You’d think the engineers could think analytically

Chappell Brown, managing editor for EE Times has an opinion in the April 11 edition that illustrates a number of the flaws that can arise when wishful thinking overcomes rationality.

The first flaw is comparing energy policy to social security as if the future of both were statistical probabilities of similar quality. Talk about comparing apples to oranges and pretending to make any sense! One is a natural resource and the other is a governmental social program.

Then there is the “record price” for gasoline. This is false in terms of inflation adjusted dollars. And to not use inflation adjusted numbers is dishonest.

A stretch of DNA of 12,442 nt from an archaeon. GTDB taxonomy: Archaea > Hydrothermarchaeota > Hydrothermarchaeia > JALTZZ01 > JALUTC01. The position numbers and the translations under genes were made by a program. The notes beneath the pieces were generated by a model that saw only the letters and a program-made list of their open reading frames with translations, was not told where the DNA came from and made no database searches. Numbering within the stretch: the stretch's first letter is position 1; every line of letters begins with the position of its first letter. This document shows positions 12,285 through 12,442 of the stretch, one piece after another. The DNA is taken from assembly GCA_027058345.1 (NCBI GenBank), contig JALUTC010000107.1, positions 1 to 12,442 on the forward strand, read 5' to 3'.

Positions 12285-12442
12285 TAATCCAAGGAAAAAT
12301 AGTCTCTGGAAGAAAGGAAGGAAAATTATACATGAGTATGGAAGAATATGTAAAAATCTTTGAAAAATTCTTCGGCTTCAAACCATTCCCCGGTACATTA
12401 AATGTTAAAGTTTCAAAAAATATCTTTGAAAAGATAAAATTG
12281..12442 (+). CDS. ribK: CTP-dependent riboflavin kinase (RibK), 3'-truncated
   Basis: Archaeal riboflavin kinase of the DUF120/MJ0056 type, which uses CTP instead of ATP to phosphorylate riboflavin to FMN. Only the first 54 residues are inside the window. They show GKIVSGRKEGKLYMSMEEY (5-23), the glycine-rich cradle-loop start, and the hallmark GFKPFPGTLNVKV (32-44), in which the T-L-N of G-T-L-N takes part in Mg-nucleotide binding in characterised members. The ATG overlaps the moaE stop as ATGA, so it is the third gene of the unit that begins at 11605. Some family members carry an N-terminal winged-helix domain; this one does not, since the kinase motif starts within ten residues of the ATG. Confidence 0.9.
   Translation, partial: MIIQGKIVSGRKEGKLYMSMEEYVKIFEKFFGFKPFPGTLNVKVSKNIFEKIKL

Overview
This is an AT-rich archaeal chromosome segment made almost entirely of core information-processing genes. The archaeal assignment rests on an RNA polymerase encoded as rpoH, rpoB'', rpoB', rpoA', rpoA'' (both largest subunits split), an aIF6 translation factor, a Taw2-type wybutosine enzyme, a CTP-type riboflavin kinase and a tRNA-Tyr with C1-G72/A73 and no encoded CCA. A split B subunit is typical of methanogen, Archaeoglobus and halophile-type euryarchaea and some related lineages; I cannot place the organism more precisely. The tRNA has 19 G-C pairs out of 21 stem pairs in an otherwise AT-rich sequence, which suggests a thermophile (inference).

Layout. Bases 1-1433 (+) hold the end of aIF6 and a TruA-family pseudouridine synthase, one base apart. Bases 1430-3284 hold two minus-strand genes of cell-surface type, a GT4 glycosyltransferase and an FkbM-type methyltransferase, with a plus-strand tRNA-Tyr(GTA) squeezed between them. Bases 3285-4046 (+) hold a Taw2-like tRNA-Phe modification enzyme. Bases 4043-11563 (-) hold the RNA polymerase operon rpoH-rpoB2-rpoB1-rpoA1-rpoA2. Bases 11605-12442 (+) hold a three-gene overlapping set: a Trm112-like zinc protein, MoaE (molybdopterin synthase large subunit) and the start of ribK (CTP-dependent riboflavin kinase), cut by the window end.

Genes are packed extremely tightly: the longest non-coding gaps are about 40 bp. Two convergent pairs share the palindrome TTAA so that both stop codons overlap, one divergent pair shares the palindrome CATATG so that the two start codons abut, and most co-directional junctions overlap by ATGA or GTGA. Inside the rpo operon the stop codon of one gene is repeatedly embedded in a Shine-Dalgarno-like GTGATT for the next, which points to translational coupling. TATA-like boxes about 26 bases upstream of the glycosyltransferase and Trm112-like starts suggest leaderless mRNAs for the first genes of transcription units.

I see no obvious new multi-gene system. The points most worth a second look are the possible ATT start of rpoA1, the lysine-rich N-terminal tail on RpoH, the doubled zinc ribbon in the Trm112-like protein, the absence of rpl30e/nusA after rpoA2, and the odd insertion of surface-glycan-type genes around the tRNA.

Then there is myth of benign solar power. As if manufacturing acres of silicon devices did not have any chemicals or hazardous waste involved.

The “run out of oil” myth is another one. Natural resources don’t just all of a sudden disappear. They become more and more difficult to find and more and more difficult to extract to a usable form.

You’d think an engineering publication would be a good source for rational argument of ideas based on a good understanding of science and technology. In this case, you’d need to think again.

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